Cody Mcfadyen was born in Texas in 1968. He designed websites before selling his first novel, Shadow Man, in 2005. He has since had a second book – The Face of Death – published. Both were international best sellers. He lives in Southern California with his two black labs, often referred to as ‘The Black Forces of Destruction.’ He drinks coffee (copiously), plays guitar (badly), and reads (voraciously). He abhors adverbs in writing, except when used in short bios like this one.
I was born in Texas in February of 1968. Good and bad things happened in 1968, mostly bad. Martin Luther King, Jr was killed. RFK was killed. The Beatles released the White Album. My mother always told me I was the only good thing that happened in 1968.
My mother was only 20 years old when I was born. Now that I’m 40, I experience a kind of boomerang/time warp/solipsist moment when I realize just how young she was to be having me in the hard old, cold old world. Twenty and watching the 60’s die a hard death and not too much dollah to the name, but she was happy I was around. She’s always been happy that I’m around, and has always made sure I know that.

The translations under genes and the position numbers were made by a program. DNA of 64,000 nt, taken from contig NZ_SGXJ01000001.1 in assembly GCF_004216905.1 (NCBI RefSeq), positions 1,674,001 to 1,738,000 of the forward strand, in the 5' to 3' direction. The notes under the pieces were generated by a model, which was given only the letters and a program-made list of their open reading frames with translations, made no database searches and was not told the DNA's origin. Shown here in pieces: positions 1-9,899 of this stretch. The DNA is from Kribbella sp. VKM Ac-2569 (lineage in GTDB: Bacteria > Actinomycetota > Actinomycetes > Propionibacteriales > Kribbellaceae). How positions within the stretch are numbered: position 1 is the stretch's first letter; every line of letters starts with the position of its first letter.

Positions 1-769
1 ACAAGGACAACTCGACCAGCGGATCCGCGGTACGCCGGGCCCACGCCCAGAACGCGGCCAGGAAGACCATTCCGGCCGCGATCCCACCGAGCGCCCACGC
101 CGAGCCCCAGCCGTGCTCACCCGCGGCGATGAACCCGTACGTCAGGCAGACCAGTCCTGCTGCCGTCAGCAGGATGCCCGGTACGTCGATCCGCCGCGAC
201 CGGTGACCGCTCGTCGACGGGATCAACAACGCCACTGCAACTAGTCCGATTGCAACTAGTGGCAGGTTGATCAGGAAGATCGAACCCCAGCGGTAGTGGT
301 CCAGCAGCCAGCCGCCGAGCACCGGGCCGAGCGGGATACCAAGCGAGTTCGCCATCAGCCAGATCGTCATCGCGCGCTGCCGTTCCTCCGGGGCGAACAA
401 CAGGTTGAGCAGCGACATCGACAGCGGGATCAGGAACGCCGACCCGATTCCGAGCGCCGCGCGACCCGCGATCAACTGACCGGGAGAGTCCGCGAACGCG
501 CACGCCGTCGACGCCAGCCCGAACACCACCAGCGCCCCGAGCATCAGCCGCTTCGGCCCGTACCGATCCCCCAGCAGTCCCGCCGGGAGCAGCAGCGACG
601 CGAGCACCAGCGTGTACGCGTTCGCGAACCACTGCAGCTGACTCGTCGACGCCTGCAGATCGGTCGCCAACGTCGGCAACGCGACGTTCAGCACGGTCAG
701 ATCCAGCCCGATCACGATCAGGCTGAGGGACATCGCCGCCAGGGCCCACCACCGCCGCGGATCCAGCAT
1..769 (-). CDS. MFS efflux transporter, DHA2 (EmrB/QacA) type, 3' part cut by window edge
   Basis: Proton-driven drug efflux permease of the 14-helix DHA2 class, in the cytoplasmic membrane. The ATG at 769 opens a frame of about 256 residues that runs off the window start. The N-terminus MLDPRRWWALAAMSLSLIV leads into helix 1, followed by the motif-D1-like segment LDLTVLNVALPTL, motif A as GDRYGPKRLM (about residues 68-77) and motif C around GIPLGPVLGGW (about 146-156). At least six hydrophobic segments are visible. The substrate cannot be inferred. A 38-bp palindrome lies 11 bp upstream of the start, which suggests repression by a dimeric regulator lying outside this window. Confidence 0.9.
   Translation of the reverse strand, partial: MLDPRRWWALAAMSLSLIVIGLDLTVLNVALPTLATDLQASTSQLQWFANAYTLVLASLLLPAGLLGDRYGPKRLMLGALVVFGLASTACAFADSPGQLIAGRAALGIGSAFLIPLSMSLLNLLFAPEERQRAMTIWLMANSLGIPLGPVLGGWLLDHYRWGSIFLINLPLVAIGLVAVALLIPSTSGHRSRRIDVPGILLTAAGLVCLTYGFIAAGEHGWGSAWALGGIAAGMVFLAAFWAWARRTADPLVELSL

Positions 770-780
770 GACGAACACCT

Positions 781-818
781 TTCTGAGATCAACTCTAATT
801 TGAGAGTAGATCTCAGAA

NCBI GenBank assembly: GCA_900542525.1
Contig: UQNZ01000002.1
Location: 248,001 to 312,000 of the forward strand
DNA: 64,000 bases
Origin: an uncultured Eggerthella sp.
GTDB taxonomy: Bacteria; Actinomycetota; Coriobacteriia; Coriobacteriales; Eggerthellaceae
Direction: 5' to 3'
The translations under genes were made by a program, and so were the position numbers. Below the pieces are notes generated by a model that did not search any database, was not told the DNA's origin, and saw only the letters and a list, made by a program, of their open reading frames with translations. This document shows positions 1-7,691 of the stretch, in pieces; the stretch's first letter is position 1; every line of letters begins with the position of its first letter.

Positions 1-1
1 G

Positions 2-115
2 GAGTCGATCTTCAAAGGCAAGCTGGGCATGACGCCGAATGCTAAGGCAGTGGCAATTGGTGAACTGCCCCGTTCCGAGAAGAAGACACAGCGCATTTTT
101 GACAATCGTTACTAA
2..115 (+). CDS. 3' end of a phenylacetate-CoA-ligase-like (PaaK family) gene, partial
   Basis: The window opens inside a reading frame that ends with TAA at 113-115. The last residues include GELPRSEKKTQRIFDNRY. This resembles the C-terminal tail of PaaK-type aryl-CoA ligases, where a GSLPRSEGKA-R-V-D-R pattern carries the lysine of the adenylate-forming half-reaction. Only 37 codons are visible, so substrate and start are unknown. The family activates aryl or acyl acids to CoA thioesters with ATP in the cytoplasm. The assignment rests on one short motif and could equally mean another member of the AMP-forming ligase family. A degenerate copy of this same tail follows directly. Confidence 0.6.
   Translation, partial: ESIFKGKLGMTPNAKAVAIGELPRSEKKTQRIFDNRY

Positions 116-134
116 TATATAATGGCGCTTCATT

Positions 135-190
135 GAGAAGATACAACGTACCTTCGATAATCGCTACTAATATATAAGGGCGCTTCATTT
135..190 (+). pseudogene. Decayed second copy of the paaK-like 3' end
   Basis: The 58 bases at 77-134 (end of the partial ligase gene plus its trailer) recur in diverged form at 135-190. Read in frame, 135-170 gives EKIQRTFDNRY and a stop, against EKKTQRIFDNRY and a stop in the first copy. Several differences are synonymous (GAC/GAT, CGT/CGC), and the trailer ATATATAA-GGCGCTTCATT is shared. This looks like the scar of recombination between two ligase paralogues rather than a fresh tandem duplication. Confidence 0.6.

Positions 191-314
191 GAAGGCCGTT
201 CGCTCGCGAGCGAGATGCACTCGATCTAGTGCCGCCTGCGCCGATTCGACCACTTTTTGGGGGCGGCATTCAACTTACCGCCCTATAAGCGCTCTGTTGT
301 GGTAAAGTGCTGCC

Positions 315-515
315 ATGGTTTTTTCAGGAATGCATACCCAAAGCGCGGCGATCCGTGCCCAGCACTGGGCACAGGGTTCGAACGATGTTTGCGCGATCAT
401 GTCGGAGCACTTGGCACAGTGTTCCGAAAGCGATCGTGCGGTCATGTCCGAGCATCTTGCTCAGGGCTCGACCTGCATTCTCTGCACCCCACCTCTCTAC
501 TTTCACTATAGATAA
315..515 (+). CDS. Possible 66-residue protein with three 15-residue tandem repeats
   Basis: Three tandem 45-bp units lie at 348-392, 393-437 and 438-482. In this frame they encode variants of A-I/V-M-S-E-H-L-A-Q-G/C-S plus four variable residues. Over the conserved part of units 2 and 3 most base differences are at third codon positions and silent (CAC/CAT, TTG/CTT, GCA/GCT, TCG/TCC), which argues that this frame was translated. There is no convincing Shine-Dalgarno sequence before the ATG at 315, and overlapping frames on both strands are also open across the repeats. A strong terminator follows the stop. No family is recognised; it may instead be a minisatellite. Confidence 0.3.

I don’t really believe in fate or destiny; I subscribe heavily to the doctrine that we can always change our own course, better or worsen our own lives, and that where we are is basically where we got ourselves. However… I can’t deny that a person is influenced by the times they came up in, or the environment. I remember the '60s without ever having lived them. I grew up listening to my parent’s music first; Bob Dylan, the Beatles, Donovan, Joan Baez. I ended up loving a lot of that music as my own.
I heard all the stories of that time, and I’ve watched as (some) people sneer at the 60’s, at all the Hippie liberalism and idealistic notions. People blame that generation for the ‘me me me’ aspect of our lives today and for the widespread drug culture.
Whatever. Here’s what I know: my parents came from that time, and they taught me how to dream. My parents weren’t always perfect, but they were always there, and they always told me to do what you love, follow your dream, take the road less travelled –or not – swim against the tide – or not, but don’t let the world at large tell you what is or is not possible.
My mother and father loved to read, and one of the first gifts my mother gave me was a library card. I read like crazy growing up, and I still do.
Mom and Dad got a late start on the whole career path thing, so when I was young, we were poor. I remember a very brief time when I didn’t have a bed. They went and got ‘Chicken boxes’ which were double reinforced boxes that Piggly Wiggly supermarket got its frozen chicken delivered in, and turned four of those over to make a bed.